Contributed by Dmitrijs Soha, Head of Asset Management at Pinnacle Global Alpha
What are the prospects for omnichannel multi-brand retail? Given current negative sentiment for the retail industry, can a seamless customer shopping experience incorporating bricks-and-mortar, online and mobile be aligned with a competitive undervalued business?
We believe the market clearly underestimates the true potential of Macy’s. We consider this company an example of a grossly underestimated omnichannel turnaround story. A cash flow positive, operationally sound, strong – branded omnichannel multibrand retailer going through swift transformation delivering 7 consecutive quarters of comparable sales growth, all the while priced to no growth and significant top and bottom-line margin deterioration.
Macy’s Financial Summary
Macy’s is a profitable business with a solid balance sheet, relatively high margins, swiftly growing omnichannel presence, great brand, and an in the works transformation plan, all the while priced to a scenario of no growth, loss of market share, and significant margin compression to levels below peer average.
The company operates in a highly competitive industry undergoing major structural change with online swiftly capturing its share of revenues. Virtually all of the company’s peers are steadily growing online presence, introducing new product lines, and rolling out various types of promotions. It is a change-or-die situation and we believe the company is on the right track to returning to growth on decent margins.
The market, however, seems to think otherwise as it prices in a scenario of a decline in revenues coupled with a significant deterioration of margins over the next 6 years and a perpetual decline in revenues of 1% p.a. on margins below peer average, essentially voiding all of the company’s efforts and denying it organic growth with the market which is expected to grow at 2% p.a.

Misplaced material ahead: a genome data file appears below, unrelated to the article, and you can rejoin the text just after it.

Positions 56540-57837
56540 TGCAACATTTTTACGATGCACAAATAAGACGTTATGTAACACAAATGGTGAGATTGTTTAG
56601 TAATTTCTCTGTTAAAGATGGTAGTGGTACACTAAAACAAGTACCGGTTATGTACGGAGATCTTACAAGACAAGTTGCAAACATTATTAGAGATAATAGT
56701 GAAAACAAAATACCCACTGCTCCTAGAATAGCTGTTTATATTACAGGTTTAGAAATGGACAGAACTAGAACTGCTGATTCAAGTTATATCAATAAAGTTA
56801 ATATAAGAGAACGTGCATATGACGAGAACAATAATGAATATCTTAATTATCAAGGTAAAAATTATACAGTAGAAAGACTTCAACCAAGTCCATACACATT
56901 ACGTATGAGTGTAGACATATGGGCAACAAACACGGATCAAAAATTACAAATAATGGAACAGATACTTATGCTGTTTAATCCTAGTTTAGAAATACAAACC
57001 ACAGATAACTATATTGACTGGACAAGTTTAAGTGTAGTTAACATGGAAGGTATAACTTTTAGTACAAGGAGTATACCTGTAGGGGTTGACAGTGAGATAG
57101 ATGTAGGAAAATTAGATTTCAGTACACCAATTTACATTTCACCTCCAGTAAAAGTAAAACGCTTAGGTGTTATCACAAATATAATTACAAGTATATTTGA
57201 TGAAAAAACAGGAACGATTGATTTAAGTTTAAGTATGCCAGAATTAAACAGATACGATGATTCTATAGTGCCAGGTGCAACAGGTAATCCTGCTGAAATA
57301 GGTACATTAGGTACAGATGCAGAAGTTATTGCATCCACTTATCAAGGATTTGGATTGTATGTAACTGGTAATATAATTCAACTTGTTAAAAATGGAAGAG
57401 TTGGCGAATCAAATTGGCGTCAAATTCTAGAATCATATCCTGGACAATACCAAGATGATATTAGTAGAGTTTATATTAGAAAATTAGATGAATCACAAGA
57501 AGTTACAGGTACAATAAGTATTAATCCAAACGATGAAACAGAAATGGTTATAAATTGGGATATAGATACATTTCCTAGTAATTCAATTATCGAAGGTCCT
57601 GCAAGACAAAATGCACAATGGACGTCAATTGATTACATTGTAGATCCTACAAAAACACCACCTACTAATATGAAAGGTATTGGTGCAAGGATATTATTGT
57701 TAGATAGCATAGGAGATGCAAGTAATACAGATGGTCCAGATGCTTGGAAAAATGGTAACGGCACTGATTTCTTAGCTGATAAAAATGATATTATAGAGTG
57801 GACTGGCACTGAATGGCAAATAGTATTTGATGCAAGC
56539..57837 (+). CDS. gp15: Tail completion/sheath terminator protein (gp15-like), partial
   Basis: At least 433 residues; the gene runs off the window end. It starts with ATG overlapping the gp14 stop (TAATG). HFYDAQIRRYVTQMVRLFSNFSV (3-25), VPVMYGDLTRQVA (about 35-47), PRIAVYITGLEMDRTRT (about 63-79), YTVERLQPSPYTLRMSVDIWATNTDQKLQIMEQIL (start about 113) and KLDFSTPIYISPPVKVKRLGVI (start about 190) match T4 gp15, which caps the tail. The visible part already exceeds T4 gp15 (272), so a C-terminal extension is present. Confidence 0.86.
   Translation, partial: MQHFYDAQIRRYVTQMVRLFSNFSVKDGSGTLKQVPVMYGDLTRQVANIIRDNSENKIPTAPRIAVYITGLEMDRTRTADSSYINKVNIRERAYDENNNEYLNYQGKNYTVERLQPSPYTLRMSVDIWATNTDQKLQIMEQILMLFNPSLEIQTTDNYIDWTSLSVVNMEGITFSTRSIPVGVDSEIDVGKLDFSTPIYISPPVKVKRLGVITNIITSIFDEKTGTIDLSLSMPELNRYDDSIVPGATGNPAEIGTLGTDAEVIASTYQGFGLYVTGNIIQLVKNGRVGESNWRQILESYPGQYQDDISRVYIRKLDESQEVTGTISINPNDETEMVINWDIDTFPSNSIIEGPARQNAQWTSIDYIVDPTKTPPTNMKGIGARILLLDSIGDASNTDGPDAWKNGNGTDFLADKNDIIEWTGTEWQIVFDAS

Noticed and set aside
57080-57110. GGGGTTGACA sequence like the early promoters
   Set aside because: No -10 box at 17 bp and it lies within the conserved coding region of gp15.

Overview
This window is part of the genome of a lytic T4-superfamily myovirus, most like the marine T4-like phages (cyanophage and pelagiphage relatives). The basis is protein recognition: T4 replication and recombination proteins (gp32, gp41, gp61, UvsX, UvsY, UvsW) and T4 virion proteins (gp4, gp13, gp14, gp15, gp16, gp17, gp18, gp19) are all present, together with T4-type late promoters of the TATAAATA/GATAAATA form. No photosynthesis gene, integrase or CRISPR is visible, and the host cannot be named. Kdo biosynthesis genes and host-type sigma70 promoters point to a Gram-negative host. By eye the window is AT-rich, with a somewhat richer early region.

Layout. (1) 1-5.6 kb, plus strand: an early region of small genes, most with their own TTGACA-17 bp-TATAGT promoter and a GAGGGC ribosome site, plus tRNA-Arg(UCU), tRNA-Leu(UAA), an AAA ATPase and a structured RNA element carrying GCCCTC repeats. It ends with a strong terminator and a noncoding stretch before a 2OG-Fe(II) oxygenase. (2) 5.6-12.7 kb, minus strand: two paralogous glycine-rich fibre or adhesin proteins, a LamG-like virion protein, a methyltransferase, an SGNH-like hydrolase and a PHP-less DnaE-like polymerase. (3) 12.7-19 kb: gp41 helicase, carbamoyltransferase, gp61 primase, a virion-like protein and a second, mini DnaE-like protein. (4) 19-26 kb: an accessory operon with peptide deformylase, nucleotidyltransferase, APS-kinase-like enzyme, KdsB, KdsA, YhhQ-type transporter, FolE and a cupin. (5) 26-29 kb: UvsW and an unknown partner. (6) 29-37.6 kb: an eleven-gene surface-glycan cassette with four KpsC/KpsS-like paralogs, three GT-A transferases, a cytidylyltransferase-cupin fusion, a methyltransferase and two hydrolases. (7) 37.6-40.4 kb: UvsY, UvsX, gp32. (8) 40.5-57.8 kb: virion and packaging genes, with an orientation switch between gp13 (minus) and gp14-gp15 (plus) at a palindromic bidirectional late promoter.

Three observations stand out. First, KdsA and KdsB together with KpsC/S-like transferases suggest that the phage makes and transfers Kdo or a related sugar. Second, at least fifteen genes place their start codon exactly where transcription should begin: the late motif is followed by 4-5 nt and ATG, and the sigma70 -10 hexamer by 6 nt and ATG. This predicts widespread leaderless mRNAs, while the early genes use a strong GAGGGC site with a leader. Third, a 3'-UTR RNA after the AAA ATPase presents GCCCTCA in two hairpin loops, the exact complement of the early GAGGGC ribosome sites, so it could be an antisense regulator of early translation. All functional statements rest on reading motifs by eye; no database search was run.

We will show that the company is grossly undervalued even if it keeps its revenues flat while experiencing a significant drop in top line margins and rising SG&A expenses, a double whammy of losing market share and becoming less operationally efficient.
The above is contradictory to the management’s transformation strategy that seems to be making decent progress history, as the gross profit margin had been stable all the way since 1999, and recent progress, as the digital business delivered its 40th consecutive quarter of double-digit growth, and total comparable store sales have been positive over last 7 consecutive quarters.
Albeit it being a much discussed topic, we decided it prudent not to engage in speculation on the market value of the company’s real estate portfolio and to not add it to our valuation model, as we cannot be certain that the proceeds from real estate liquidation will cover the expected discounted cash flows from the corresponding stores.
It is our firm belief that the company has lots of potential in SG&A cost optimization and that alone should be enough to keep its margins stable, making for a healthy annual free cash flow of circa $1 billion, more than enough to send the market a strong message by executing on a $1.7 billion share repurchase program, continuing a double – digit dividend, and possibly retiring a good chunk of debt.
Since there exists an obviously significant negative current market sentiment on the retail industry, the company enjoys an inherent multiplying effect on any positive changes to its operations, making it a potential multibagger.
We believe the stock might be a good long position for a fundamental investor not minding the current negative market sentiment on retail and willing to wait for 3 – 5 years for the company’s development strategy to start making an impact on revenues and margins, increasing its cash flows and turning the overly negative market sentiment. We will try to justify our conservative target price for the long position of circa 24$, a potential of circa 65% profit from the current market price.
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